Courthouses close to public to reduce coronavirus risk
Essential staff will continue to see cases in Mecosta, Osceola counties
MECOSTA, OSCEOLA, LAKE COUNTIES — Courthouses in Mecosta, Osceola and Lake counties are closing their doors to the public in an attempt to prevent the spread of the coronavirus.
In an administrative order approved by the State Court Administrative Office on Monday, the business offices of the 49th Circuit, 77th District and 18th Probate courts in Mecosta and Osceola counties were ordered closed to the public from Wednesday through April 3.
77th District Court Judge Peter Jaklevic said that while the courts will be closed, essential staff still will be handling some cases.
According to the administrative order, these cases include all in-custody arraignments involving adults and juveniles as well as emergency matters, such as filings related to child protective proceedings.
Jaklevic said the judges working in Mecosta and Osceola counties unanimously agreed closing the courts to the public was the best decision for the health of the staff and community as a whole.
"We want to do anything we can do to lessen the impact," he said. "We as a court system need to protect the public."
Jaklevic said at all arraignments and bond hearings, the court will be working to keep everyone safe. This includes taking measures such as teleconferencing and maintaining distance.
"We're trying to avoid a big spike in the outbreak," he said. "We're trying to follow as best we can the CDC recommendations and what political leaders and medical professionals are telling us to do."
The administrative order states in the district court, arraignments and bond hearings will continue in all criminal cases where a defendant is lodged because of the inability to post bond, but all other criminal matters for persons not in custody will be temporarily adjourned.
All civil matters in the district court, including landlord-tenant, small claims, general civil and informal hearings, will be adjourned during the court's closure.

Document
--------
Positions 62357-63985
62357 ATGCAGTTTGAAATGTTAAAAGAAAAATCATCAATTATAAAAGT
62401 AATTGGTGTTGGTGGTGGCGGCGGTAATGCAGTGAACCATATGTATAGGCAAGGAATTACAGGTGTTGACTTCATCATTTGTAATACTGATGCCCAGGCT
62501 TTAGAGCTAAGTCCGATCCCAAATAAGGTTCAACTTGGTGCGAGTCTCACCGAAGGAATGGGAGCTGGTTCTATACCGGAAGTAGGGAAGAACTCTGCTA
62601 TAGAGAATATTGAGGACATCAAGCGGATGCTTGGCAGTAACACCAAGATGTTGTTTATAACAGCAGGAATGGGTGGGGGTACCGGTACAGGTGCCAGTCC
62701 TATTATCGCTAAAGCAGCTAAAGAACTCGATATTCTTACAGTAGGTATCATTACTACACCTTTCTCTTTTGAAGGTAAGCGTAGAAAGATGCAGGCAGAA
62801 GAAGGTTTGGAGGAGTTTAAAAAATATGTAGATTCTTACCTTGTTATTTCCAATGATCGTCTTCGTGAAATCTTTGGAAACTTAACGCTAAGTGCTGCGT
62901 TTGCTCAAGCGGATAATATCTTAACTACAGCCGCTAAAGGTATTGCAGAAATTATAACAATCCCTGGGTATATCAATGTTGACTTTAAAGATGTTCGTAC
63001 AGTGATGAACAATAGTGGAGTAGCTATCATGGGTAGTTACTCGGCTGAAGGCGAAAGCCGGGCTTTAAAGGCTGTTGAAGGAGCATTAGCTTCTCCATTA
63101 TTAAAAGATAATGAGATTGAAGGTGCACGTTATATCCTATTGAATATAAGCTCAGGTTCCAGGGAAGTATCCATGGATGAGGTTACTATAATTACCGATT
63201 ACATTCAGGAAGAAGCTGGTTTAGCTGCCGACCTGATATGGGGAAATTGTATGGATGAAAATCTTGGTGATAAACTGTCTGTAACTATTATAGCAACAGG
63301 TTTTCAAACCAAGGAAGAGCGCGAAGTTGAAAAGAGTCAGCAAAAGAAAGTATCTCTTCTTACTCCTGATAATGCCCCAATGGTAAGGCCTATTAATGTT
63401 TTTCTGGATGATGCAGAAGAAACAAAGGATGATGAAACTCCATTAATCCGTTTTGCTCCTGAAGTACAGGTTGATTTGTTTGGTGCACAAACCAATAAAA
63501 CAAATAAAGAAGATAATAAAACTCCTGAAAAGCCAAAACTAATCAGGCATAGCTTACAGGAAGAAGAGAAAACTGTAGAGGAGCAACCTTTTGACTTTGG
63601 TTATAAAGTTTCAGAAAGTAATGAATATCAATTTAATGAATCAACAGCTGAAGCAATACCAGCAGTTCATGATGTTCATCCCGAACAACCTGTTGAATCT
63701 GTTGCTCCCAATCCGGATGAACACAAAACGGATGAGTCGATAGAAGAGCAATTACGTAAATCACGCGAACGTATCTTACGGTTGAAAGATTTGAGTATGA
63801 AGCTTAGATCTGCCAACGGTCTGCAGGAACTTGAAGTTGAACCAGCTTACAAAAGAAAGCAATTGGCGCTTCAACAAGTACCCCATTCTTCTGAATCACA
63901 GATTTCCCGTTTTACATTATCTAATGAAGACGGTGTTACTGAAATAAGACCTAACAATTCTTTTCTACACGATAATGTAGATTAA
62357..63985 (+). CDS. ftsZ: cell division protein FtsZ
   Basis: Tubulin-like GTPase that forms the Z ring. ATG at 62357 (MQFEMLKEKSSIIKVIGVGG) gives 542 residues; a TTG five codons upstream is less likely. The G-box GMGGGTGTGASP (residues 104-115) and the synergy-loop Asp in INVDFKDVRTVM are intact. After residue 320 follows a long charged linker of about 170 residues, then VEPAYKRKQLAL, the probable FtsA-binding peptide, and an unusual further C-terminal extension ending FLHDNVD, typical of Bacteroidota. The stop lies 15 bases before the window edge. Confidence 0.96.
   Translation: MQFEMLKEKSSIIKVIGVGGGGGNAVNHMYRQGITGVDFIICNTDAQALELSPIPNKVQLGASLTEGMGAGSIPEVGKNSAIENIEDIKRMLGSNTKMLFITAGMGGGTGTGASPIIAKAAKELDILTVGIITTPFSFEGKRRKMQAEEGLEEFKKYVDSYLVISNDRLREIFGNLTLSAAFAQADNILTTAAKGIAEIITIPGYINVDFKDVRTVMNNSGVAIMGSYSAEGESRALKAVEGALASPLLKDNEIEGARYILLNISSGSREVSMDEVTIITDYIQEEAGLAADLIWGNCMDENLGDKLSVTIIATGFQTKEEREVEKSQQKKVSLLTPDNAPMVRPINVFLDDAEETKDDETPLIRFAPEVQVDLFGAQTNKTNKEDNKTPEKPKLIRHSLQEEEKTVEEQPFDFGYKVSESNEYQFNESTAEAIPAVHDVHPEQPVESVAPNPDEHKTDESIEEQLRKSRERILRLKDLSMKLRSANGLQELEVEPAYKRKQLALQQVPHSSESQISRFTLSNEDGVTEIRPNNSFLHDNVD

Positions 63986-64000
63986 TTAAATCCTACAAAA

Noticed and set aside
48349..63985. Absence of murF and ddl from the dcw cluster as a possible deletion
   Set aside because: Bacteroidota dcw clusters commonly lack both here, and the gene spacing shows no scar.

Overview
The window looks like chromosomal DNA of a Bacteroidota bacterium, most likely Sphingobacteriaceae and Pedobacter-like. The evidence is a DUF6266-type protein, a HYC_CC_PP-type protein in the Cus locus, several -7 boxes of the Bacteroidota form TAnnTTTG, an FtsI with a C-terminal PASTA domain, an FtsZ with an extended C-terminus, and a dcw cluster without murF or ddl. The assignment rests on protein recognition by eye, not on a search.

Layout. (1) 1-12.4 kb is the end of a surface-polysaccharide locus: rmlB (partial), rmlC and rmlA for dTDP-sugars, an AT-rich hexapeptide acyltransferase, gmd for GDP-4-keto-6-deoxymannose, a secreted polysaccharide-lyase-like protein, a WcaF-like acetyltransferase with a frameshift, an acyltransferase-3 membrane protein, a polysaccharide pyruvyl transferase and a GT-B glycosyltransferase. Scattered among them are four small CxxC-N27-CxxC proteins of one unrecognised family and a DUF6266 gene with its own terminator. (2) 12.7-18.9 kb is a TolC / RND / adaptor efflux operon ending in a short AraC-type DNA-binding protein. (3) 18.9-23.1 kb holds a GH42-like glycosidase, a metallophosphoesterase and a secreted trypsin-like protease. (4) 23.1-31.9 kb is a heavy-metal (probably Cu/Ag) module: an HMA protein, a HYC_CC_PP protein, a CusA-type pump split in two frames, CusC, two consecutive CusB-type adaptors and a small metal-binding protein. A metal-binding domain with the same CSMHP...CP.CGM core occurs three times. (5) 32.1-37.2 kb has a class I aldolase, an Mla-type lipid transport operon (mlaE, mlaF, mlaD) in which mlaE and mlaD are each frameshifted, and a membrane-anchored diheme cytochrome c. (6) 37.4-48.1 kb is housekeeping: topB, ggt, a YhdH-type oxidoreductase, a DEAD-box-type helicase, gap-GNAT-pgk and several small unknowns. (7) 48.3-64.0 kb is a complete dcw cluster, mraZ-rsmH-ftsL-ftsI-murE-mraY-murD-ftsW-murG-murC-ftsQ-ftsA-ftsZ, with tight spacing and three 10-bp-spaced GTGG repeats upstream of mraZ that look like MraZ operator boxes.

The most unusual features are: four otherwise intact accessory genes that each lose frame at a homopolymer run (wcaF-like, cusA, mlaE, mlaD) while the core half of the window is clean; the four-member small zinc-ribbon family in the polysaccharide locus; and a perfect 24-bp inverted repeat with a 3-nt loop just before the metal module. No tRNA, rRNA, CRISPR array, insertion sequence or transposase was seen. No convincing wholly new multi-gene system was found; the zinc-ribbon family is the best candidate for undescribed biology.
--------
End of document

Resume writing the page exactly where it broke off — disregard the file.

In the probate court, mental health commitments, emergency guardianships and other emergency matters will continue. Other hearings may continue via teleconferencing at the discretion of the probate judge.
For the family division of the circuit court, abuse and neglect pick-up hearings, required delinquency hearings, personal protection orders, ex parte custody matters and public health matters will be held.
Additional matters will be decided upon by the court.
All in-person civil hearings also will be adjourned, including but not limited to abuse and neglect, support, custody, parenting time and delinquency cases.
In the circuit court, all jury trials will be postponed. However, any general civil motions will be moved to phone hearings.
Circuit court judges also stated in the administrative order they will be working to protect the constitutional rights of those working through the court system by assessing each case.
The Friend of the Court will adjourn all current hearings and will be assessing the possibility of having certain hearings by teleconference.
Additionally, all court filings and payments must be made by mail only. Some staff also will be available by phone at the courthouses in Mecosta and Osceola counties on a limited basis.
Jaklevic said that although court staff is hoping for the best during the threat of the coronavirus, it is better to take preventative measures.
"Courts attract a lot of people to do business into a confined area, and right now that's the wrong thing to do," he said.
In addition to the courts in Mecosta and Osceola counties, the Lake County Courthouse also announced in a news release Monday that they will be closed to the general public until further notice.
For more information regarding what services still will be available at the courthouse and how to make payments, visit the Lake County website at lakecounty-michigan.gov.